Photo credit: John F. Williams/U.S. Navy

Stars and Stripes reports that the United States Navy has begun testing the world’s largest unmanned ship.

The Sea Hunter is an entirely new class of ocean-going vessel. After two years of planned testing with a human crew to verify that its guidance system works properly and avoids collisions with other craft, it is expected to begin operations based only on mission-level commands that tell it where to go and what to accomplish.

Modern anti-submarine combat ships are about 500 feet long or almost four times the length of the Sea Hunter. They require a crew of about 300 officers and enlisted men where the Sea Hunter will require none.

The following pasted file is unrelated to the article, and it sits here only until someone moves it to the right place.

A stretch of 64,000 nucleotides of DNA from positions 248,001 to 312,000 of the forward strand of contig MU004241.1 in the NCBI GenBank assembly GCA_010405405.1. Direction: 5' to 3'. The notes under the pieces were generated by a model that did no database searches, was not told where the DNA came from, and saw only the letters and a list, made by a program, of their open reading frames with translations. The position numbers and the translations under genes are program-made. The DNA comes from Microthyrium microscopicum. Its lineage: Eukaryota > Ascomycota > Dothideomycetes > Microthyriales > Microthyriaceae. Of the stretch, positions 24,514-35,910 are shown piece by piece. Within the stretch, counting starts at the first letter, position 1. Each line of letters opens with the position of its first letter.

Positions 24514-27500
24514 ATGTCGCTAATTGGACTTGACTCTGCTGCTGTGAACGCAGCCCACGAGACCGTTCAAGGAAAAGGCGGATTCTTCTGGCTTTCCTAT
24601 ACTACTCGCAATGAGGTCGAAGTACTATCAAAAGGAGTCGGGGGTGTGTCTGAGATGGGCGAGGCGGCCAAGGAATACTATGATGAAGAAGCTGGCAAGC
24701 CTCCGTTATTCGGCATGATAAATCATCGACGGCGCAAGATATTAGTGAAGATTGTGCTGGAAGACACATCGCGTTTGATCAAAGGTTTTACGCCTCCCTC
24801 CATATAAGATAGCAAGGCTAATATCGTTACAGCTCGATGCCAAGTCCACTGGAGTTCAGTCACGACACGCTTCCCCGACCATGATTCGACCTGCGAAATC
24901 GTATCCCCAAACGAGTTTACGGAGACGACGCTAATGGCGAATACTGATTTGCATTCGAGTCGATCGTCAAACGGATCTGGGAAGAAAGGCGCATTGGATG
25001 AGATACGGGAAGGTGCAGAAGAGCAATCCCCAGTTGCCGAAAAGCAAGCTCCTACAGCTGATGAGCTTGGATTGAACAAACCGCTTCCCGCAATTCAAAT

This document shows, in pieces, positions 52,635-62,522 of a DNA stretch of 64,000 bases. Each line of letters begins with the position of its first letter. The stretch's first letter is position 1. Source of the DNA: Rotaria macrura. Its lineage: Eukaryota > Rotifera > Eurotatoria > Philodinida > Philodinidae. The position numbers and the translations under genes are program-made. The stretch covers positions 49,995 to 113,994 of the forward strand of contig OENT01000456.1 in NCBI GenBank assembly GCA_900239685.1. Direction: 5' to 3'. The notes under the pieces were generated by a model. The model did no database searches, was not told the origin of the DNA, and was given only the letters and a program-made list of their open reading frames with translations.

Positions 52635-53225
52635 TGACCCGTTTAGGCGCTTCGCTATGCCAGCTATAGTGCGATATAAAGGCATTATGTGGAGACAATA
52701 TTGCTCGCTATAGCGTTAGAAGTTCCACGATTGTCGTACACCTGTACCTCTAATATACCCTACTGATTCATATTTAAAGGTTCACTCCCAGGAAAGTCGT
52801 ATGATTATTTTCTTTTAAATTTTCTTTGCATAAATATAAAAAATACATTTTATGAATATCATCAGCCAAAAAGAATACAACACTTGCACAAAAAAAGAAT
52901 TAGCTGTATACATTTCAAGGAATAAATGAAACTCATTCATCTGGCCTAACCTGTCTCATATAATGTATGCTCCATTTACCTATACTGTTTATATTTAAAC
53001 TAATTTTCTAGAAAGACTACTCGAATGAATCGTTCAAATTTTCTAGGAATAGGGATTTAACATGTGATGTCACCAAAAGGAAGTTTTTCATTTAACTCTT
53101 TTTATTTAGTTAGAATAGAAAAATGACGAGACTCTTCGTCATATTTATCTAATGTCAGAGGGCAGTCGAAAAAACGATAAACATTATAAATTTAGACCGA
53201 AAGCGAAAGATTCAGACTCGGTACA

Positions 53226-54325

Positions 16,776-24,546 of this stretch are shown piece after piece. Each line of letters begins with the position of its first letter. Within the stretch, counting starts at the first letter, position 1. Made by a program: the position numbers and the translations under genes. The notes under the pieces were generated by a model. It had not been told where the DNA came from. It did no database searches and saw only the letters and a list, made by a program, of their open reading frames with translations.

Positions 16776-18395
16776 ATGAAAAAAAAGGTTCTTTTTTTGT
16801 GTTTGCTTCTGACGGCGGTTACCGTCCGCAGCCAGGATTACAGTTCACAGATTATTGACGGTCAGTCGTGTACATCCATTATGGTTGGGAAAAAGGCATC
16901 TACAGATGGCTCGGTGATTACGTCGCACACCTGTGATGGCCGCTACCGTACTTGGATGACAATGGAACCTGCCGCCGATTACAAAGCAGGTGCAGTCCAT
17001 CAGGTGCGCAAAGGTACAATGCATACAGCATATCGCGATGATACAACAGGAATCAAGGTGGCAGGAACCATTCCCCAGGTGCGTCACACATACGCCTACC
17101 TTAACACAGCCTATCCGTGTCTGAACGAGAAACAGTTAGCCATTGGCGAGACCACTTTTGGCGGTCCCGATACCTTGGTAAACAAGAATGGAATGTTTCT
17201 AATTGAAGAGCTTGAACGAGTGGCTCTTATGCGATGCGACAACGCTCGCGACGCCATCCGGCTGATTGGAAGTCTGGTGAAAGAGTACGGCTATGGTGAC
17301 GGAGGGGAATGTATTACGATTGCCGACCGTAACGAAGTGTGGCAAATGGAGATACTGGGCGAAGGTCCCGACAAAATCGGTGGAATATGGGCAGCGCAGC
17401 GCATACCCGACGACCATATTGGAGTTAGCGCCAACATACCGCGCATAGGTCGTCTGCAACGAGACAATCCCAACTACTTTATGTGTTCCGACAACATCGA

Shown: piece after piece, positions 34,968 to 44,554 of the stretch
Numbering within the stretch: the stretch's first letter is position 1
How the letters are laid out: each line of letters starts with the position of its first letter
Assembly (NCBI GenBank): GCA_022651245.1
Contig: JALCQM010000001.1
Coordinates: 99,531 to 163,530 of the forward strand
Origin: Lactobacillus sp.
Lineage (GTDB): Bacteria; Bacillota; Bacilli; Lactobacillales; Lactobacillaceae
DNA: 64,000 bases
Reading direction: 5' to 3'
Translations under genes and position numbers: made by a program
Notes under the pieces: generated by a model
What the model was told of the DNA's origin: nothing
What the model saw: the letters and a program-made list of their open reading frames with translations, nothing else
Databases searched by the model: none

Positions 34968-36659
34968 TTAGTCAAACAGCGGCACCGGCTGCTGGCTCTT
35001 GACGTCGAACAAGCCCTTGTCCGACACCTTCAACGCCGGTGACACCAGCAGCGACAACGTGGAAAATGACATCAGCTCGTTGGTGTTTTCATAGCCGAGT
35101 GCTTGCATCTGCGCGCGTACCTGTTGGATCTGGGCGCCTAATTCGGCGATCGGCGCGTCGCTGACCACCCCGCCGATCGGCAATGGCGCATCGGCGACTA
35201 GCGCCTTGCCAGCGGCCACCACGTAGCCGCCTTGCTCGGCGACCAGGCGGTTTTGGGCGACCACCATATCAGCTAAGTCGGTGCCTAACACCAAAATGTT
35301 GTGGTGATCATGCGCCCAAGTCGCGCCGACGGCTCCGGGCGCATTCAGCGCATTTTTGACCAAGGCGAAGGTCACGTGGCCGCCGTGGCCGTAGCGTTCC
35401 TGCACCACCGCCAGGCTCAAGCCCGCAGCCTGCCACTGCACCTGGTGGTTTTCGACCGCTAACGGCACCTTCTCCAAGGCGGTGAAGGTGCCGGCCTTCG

Anti-submarine warfare is only the tip of the apocryphal iceberg in terms of the Sea Hunter’s technology’s longer range impact on human involvement, however. According to Stars and Stripes, “DOD officials say unmanned vessels could one day be used in many different ways, including to countermine actions and cargo transport.”

Cargo transport is one of humanity’s oldest professions. Early civilizations developed near navigable water ways at least in part because rivers, lakes, “the seven seas,” and the worlds oceans provided easy transportation for people and products.

“Going down to the sea in ships” is ingrained in human consciousness as an honorable act that produces value and demonstrates human worth through courage and toughness. More than one million men and women earn their living at sea. While the International Transport Workers’ Federation “does not believe technology will ever be able to replace the ability of humans to foresee and react to the various dangers at sea” according to Stars and Strips, it just may be that “the [robotic] writing is on the wall” for the seafaring workforce.